How many people who have ever posted to Stack Exchange have read and understand the rules as written anyways? Maybe 1% could say they've read them?

The primary audience of those pages are not new users, it is the established user base. It's the guideline to be used to manage the site, guide established users, etc. It's not for new users.

Until you show me statistics that more than a fraction of regular users let alone new users read the help pages I am going to assume they don't get read, nearly ever.

Frankly, even as a moderator, I rarely read the pages you listed and am pretty sure that if you could look at what percentage of users end up even clicking on those links (not to mention actually reading) it would be a very, very small portion.

Faulty Assumptions

I could probably end this post there but... I am fairly passionate about cultural differences.

I think your entire post is based on the false premises that:

  1. People read the rules/about pages/etc before posting
  2. People read them after posting
  3. Fewer words is better (ugh)
  4. If only the words were more clear, people would change behavior (including cultural impacts that are significant)

There are more problems than this. The cultural difference between most of the world and USA/Europe is huge. Shog pointed this out in his comment, but I want to show you how your "good example" is more problematic than you realize to many Elbonians. I work with non-native English speakers 100% (not from Europe) and this is my perspective on what you wrote.

I briefly talked about #1/2 above. Let's look at faulty premise #3 next using your example.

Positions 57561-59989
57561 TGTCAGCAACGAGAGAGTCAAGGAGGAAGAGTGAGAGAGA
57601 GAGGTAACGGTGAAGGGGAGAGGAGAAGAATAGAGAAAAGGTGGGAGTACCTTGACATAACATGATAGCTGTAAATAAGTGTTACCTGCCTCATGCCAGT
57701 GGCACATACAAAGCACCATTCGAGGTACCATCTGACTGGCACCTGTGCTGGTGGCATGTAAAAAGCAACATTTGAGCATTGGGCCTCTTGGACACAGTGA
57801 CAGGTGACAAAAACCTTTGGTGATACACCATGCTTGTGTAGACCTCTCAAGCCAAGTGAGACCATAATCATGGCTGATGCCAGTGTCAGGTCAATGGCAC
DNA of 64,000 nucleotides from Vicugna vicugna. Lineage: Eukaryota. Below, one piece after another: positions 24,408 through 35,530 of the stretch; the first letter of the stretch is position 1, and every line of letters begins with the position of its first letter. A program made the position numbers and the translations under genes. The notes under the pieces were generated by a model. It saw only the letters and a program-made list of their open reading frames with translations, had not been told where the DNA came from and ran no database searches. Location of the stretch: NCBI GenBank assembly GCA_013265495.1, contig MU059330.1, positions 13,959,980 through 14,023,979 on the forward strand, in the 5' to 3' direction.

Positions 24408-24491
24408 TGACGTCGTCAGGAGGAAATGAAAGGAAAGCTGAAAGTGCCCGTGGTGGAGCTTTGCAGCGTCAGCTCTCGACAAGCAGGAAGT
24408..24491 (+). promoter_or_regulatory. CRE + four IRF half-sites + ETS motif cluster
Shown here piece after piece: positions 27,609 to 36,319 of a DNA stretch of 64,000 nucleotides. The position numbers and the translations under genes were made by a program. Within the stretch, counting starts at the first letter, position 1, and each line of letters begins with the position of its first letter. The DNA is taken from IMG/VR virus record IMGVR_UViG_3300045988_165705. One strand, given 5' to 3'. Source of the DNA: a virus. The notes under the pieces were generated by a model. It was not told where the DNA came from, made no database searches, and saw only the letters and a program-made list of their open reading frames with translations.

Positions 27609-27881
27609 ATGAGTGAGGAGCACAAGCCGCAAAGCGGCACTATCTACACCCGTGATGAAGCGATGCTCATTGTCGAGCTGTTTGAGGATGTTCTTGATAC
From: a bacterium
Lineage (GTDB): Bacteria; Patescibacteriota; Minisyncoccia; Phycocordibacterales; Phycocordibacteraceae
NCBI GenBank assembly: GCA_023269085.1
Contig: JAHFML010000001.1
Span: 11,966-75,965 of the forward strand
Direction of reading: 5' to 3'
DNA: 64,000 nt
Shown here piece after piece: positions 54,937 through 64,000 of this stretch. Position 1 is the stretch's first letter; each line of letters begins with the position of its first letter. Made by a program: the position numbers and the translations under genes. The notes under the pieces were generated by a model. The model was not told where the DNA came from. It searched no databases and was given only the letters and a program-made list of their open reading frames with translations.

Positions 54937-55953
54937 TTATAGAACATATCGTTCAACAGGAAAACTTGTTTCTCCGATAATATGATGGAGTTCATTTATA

Specific wordings - why simple isn't more effective

Your Answer

This isn't clear to me what you mean. "Your answer" - what answer? I haven't written one yet.

Thank you for writing on Stack Overflow!

Again, not clear. This implies that my contribution is great simply for answering. You are literally thanking them for writing afterall. This also uses "on" ambiguously.

  • You must answer the question. Explain how you found the answer!

This misses a cultural gap for much of the world, where the "why/how" part of an answer is irrelevant. You know as well as I do that many people around the world want an answer and don't care about how/why.

  • You must not ask for help. There is another place you can do that

I barely understand what you mean by this as a native English speaker. This isn't a clear sentence at all and if I am not a native English speaker it will be quite confusing.

  • You must not post your thoughts without facts. All answers must be based on facts.

... imagine reading this as a non-native English speaker, with limited English skills, and as someone not familiar with the Stack Exchange model. What you are saying here is... not clear and not informative. "You must not post" is very strong wording specifically here, though also throughout all this, which is a turnoff to most of the world, who care about things like this.

  • To learn more, see our tips on writing great answers.

This is also badly written. You don't want to write incomplete thoughts where much of the action/verb are implied. As a native English speaker - no problem. But for non-native English speakers this can be confusing as heck. Think about this. "to learn" is an infinitive verb. "to learn more" means what exactly? why is there a comma?

My point in all this is that what you are describing as the core problem is not relevant. Reducing the number of words might increase the "readability" or other useless metrics but if you start using implied phrases and "slang-like" wordings you might pass that metric test but completely fail the "how easy is it to actually read when you are a non-English speaker?" test.

If you want all that to be more relevant to people in "Elbonia" start using words like "we" and more community based words. Have those from Elbonia write them instead.